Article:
The promotion of planting trees to save the planet is a crock in that many promoters of such schemes seem unaware that all green living plants carry out respiration during the hours of darkness when they use oxygen and give off carbon dioxide. Early last century’s flowers and floral arrangements used to be removed from hospital wards because it was thought that the oxygen being consumed and the CO2 given off would hinder the recovery of the patients.
There has been a published paper out for a few years now using physics to show that the original experiment to establish the so-called Greenhouse Effect is flawed and useless as a scientific tool.
Looking at it from a practical and logical point of view, why would you want to try to deprive Mother Nature of the CO2 that she needs to enable all green living matter to thrive and produce oxygen – it simply doesn’t make sense. Mother Nature has seen to it that it can’t be done – respiration.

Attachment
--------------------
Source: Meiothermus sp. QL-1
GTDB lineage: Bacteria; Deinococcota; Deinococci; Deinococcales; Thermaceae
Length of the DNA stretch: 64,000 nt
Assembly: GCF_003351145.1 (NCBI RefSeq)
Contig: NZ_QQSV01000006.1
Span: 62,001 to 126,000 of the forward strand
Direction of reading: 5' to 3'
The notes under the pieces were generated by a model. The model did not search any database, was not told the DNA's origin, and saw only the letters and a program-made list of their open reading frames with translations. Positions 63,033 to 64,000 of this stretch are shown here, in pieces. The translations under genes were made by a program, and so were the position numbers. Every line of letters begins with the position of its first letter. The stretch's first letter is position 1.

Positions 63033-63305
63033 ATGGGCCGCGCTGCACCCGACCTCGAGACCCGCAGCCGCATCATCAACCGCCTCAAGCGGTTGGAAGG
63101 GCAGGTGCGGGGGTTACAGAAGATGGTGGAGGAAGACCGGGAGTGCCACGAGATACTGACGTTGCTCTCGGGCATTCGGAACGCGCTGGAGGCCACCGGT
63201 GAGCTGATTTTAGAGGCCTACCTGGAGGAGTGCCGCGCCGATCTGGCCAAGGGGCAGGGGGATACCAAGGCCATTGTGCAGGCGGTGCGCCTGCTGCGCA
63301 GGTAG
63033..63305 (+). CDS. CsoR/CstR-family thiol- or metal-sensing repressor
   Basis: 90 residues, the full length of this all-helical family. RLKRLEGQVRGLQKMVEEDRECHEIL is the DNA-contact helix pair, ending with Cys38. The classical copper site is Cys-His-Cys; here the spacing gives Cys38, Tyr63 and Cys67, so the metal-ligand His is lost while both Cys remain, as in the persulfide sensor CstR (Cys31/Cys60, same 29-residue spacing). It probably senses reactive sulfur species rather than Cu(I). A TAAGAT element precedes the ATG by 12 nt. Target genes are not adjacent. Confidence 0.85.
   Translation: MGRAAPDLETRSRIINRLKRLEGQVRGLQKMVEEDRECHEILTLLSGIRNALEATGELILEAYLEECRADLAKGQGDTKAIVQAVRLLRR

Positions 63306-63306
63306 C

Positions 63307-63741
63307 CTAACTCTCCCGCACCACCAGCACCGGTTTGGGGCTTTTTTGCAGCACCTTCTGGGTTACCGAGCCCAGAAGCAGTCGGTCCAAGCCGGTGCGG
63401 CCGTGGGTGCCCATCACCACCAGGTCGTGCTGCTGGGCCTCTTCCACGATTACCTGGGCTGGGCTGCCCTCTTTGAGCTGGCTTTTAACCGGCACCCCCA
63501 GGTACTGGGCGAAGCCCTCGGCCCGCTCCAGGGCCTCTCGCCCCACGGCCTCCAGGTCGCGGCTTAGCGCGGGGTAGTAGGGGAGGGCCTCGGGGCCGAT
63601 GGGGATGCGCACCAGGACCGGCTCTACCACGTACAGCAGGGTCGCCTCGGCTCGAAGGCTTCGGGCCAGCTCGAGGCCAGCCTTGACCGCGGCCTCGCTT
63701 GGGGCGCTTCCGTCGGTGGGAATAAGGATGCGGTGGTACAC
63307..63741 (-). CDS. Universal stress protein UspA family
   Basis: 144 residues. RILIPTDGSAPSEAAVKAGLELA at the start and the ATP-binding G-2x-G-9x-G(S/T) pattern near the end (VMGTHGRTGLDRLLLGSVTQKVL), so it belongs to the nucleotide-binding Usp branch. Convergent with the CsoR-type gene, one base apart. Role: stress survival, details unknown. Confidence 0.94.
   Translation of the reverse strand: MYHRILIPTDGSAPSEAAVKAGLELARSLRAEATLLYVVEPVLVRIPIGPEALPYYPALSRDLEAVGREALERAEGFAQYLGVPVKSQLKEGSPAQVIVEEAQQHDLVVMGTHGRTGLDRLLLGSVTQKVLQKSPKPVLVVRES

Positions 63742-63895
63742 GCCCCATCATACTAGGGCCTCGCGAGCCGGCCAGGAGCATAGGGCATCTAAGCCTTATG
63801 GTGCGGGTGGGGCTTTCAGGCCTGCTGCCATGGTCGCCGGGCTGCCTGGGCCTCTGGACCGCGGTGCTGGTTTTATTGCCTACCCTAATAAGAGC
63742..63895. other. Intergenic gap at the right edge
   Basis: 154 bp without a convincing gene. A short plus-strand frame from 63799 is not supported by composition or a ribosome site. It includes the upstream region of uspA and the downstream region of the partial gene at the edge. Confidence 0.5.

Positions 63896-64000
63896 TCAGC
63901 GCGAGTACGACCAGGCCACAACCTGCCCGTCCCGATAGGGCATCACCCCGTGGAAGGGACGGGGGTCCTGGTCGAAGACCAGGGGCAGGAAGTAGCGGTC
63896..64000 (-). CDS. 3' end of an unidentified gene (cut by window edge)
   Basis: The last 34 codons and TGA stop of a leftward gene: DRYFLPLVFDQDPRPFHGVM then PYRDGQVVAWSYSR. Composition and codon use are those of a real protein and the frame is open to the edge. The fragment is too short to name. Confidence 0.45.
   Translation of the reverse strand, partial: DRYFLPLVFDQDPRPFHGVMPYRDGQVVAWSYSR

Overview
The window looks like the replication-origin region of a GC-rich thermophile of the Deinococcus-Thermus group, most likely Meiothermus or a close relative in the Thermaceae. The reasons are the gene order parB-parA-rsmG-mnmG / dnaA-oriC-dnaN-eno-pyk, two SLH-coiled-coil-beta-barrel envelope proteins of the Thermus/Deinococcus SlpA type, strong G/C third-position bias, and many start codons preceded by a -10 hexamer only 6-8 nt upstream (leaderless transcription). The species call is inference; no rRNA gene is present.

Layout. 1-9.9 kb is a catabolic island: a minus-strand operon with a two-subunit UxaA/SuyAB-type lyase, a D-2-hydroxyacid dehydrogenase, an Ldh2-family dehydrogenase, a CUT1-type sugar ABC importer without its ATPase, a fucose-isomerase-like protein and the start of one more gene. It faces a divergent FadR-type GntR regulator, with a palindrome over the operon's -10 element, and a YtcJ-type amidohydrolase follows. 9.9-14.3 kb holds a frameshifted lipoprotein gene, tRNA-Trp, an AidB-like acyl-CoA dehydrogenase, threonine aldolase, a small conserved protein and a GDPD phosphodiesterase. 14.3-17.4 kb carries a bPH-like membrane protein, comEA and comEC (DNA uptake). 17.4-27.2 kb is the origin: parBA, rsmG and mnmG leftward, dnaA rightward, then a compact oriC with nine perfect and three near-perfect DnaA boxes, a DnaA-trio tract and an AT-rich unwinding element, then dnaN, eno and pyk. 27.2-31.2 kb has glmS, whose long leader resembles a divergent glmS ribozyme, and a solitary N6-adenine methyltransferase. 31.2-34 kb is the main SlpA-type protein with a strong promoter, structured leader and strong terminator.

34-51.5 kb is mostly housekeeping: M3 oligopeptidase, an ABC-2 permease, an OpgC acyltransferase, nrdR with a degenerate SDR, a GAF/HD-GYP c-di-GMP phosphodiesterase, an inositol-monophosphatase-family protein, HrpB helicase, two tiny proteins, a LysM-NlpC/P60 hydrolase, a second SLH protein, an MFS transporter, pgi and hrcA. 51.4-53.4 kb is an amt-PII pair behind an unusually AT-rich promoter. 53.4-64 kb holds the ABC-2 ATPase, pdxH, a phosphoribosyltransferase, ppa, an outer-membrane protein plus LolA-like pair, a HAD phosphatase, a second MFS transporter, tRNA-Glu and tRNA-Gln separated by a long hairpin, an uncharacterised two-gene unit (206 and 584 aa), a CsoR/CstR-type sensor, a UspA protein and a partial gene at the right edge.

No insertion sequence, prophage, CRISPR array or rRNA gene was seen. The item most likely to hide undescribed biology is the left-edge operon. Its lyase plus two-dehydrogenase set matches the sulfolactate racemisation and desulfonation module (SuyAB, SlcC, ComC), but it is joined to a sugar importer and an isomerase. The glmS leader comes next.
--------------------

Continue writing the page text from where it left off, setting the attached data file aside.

I find it strange, although not surprising, that there has been no mention of the published research paper showing that the Greenhouse Effect is seriously flawed.
We are continually fed stories on how we need to ‘save the planet’.
Man cannot do anything about global warming, any more than King Canute could stop the tide coming in. It is a cyclical fact of life and we just have to adapt to it and stop thinking that we can do anything about it.
I’m all for looking after the planet and was into composting and recycling long before it ever became fashionable but I won’t be drawn into a futile exercise where certain manufacturers are making money out of trying to convince New Zealanders that they need solar power and wind turbines, electric vehicles etc. Hydro power is cheap and efficient compared to PV panels and wind turbines. I see that the Irish government has done as the Canadian government did and shown that plastic bags are better for the environment that paper bags. G R Woods Geraldine Note to correspondent: VG: Coverage included a preview, the results of select South Canterbury games and a review of South Canterbury’s performance at the tournament. Space considerations meant wider tournament results were unable to be published.